Narjust Florez, MD, and Ticiana Leal, MD, on Metastatic NSCLC: Tumor Treating Fields Therapy After Platinum Resistance

2023 ASCO Annual Meeting


Narjust Florez, MD, of Dana-Farber Cancer Institute, and Ticiana Leal, MD, of Winship Cancer Institute of Emory University, discuss the use of tumor treating fields therapy, in which electric fields disrupt processes critical for cancer cell viability. Already approved by the FDA to treat glioblastoma and mesothelioma, the treatment has extended overall survival in this phase III study of patients with metastatic non–small cell lung cancer (NSCLC) with progression on or after platinum-based chemotherapy, without exacerbating systemic toxicities (Abstract LBA9005).


Disclaimer: This video transcript has not been proofread or edited and may contain errors.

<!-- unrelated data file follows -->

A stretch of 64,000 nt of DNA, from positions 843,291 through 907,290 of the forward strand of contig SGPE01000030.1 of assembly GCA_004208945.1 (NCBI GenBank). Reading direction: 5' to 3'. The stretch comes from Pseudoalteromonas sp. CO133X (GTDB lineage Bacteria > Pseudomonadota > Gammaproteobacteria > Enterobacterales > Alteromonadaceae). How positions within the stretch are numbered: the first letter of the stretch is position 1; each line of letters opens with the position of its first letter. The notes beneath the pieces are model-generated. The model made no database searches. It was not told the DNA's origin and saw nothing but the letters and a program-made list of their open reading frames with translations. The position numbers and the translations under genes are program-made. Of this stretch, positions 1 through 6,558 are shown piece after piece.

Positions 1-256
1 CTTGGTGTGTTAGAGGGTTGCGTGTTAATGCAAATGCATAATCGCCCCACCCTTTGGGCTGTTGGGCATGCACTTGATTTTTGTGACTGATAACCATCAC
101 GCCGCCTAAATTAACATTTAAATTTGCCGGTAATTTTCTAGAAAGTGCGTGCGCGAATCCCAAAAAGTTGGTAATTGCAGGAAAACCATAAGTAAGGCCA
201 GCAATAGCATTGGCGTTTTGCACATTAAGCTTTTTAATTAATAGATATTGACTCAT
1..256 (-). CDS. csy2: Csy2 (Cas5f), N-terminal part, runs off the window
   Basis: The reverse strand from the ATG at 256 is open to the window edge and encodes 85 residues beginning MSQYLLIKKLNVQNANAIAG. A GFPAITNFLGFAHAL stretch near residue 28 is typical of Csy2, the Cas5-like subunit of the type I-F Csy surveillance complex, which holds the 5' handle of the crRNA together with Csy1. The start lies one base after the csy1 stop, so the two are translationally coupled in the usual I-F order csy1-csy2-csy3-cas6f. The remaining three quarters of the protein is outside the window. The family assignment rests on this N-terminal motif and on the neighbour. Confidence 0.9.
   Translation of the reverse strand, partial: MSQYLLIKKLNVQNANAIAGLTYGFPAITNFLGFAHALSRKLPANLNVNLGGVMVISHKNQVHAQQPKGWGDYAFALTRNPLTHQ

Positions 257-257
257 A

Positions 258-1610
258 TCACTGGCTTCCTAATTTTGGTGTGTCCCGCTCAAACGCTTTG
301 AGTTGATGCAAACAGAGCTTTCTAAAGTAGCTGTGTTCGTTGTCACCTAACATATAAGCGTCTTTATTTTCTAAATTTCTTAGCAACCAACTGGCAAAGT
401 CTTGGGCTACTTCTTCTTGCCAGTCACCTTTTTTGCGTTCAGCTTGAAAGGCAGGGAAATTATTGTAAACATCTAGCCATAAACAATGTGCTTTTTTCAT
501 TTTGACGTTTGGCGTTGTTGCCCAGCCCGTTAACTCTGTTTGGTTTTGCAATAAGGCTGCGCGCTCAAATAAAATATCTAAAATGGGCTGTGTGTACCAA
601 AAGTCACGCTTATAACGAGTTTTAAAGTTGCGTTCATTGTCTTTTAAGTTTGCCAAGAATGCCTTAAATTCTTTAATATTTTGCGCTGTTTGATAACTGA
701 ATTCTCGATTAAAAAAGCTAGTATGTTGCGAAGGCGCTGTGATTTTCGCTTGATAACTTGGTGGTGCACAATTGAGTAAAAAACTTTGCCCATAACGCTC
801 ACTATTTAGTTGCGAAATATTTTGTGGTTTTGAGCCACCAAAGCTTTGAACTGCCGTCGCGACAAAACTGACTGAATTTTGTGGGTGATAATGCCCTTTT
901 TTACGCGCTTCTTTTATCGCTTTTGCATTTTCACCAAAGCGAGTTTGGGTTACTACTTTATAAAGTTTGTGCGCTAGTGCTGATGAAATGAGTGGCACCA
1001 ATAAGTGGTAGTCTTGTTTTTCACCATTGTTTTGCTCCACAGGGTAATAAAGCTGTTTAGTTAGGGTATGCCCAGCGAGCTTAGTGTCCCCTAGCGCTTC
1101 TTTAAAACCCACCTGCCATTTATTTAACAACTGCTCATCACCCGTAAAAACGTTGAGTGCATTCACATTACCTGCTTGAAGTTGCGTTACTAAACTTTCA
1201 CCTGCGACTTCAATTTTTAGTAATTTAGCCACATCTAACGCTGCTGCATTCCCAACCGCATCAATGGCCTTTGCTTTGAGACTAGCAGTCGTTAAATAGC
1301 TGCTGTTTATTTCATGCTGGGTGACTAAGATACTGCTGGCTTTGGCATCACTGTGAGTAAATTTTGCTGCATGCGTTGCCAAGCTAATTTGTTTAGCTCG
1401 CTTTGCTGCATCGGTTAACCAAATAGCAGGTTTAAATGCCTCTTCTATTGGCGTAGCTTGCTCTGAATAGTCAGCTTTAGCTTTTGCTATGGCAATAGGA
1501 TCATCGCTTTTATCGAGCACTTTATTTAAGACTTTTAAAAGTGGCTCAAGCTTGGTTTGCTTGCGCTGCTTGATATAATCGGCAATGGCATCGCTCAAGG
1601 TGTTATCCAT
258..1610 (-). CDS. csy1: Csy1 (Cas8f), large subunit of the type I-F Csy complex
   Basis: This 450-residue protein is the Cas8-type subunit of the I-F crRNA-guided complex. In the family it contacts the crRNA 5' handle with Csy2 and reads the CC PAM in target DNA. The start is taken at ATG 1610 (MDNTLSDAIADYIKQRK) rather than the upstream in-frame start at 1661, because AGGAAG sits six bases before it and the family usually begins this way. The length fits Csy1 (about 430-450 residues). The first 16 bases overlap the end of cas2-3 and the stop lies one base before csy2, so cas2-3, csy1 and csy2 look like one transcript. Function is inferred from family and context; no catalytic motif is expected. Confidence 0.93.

Narjust Florez, MD: So first before we talk about anything, what are the tumor treating fields? Ticiana Leal, MD: Tumor treating fields are electric fields that exert physical forces on electrically charged components of dividing cells. It has an anti-mitotic effect. So it disrupts mitosis and the downstream effects of that include that it leads to immunogenic cell death. It triggers a systemic antitumor immune response. So tumor treating fields therapy is a treatment that is delivered local regionally. So there's a portable medical device, and two pairs of arrays that are applied to the chest. Narjust Florez, MD: So these are vests that the patients will wear, where they receive the therapy. Ticiana Leal, MD: So these are adhesive bandages that are applied to the chest. And the company creates these personalized arrays that are outlines of the therapy, that are dependent on the size of the tumor, the CT scans of the patient. As well as whether they're male or female. And then these are prescribed by the clinician. And the device itself is actually delivered to the patient's home with 24/7 support from a device technician. That will come to the patient's home, explain how to use the device, and also to help troubleshoot the device. Narjust Florez, MD: This is really innovative. This is a device that we're bringing to a level of precision oncology. So could you summarize for us, and quickly, the design of the study that you're presented at ASCO? Ticiana Leal, MD: So the LUNAR study is a pivotal randomized Phase 3 study that included 276 patients. Randomized one-to-one to tumor treating fields therapy, plus standard of care. Which included immune checkpoint inhibitors, or docetaxel versus the standard of care. Patients then were followed every six weeks and continued on therapy until disease progression. The study was designed to evaluate the safety of an efficacy of tumor treating fields therapy plus standard of care, versus standard of care alone in patients with metastatic non-small cell lung cancer that had had progression of their disease on/or after platinum-based chemotherapy. So this is a population of high unmet need in the second line and beyond. As you know, after progression on docetaxel, or after progression on frontline chemo immunotherapy, there are limited treatment options. And our prior approval of docetaxel RAM was now back in 2014. So this is the first study since then that has shown an improved overall survival in this patient population. Narjust Florez, MD: So this is for heavily pretreated patients. And you are correct, this is a very large need. So what are some of the main results from this study that you can share with us? Ticiana Leal, MD: The primary endpoint of the study is overall survival in the ITT population, which included patients treated with immune checkpoint inhibitors as well as docetaxel. The primary endpoint of overall survival was met. The study showed that the addition of tumor treating fields to standard of care, led to a statistically significant improvement in overall survival. We saw median overall survival of 9.9 months in the standard of care arm, to 13.2 months in the experimental arm. The P-value and the hazard ratios were statistically significant. The hazard ratio is 0.74, with a P-value of less than 0.035. So this is something that is practice changing. It's potentially a paradigm shift in how we treat non-small cell lung cancer in the second line and beyond. And importantly, without added systemic toxicities and no negative impact on health related quality of life measures that we looked at in this study. Narjust Florez, MD: As we're almost finishing the conversation, what were some of the unique adverse events from the tumor treating fields therapy? Ticiana Leal, MD: Overall, the treatment was well tolerated. Thinking about grade three adverse events, or greater, between the two arms, they were very similar. The one key adverse event that was unique to tumor treating fields was dermatitis. All grades dermatitis was seen in 43% of the patients. However, grade three or higher adverse events was quite low, at about 2%. So the majority of these events of dermatitis were grade one and two in nature. And dermatitis resolved in 87% of the cases. The median duration was about three weeks. Narjust Florez, MD: Anything else you would like to add from the study for our listeners. Ticiana Leal, MD: I'd like to highlight some of the other endpoints of our study. Secondary endpoints of the study included overall survival in the ICI or immune checkpoint inhibitor treated subgroups, as well as the docetaxel treated subgroups. In the immune checkpoint inhibitor treated subgroups, we actually saw a really striking improvement in overall survival. Where the median overall survival nearly doubled from 10.8 months in the immune checkpoint inhibitor alone group, versus 18.5 months in the TTF plus ICI subgroup. And there we saw hazard ratio of 0.63, with a P-value of 0.005. In addition, in the docetaxel treated subgroups, we saw there that the median overall survival in the docetaxel alone arm was 9.9 months, versus 11.1 months in the docetaxel TT field subgroup. The hazard ratio there is 0.81, and the P-value is 0.28. Narjust Florez, MD: And my last question is, how would you explain this study to a patient and their families? Ticiana Leal, MD: So this study to patients and to their families, I would explain that the results of the LUNAR trial led to improved survival, helping patients live longer with the addition of tumor treating fields to standard of care therapy. Explaining to them that this is a medical device. This is a medical device that patients have to have at home. It's supplied local regionally with two pairs of adhesive bandages that are applied to the chest, according to a plan that is specifically created for them by the company to treat their tumors. In addition, I would explain to them that the recommendation is for use that is continuous use. The target here is to use it for 75%, or greater, in their day. They do have to carry the device with them while they're using it, either in a backpack, or maybe a purse, or something that it will fit the device in. And then importantly, they'll continue their care with their clinician in the clinic coming in for their systemic therapy. Whether that's an immune checkpoint inhibitor or docetaxel. And then certainly would educate them on what to watch out for in terms of side effects. Specifically the dermatitis, and then how to manage the dermatitis in the clinic. Narjust Florez, MD: Thank you so much, Dr. Leal. This is certainly very innovative. And thank you for your time with the ASCO Post. Ticiana Leal, MD: Thank you.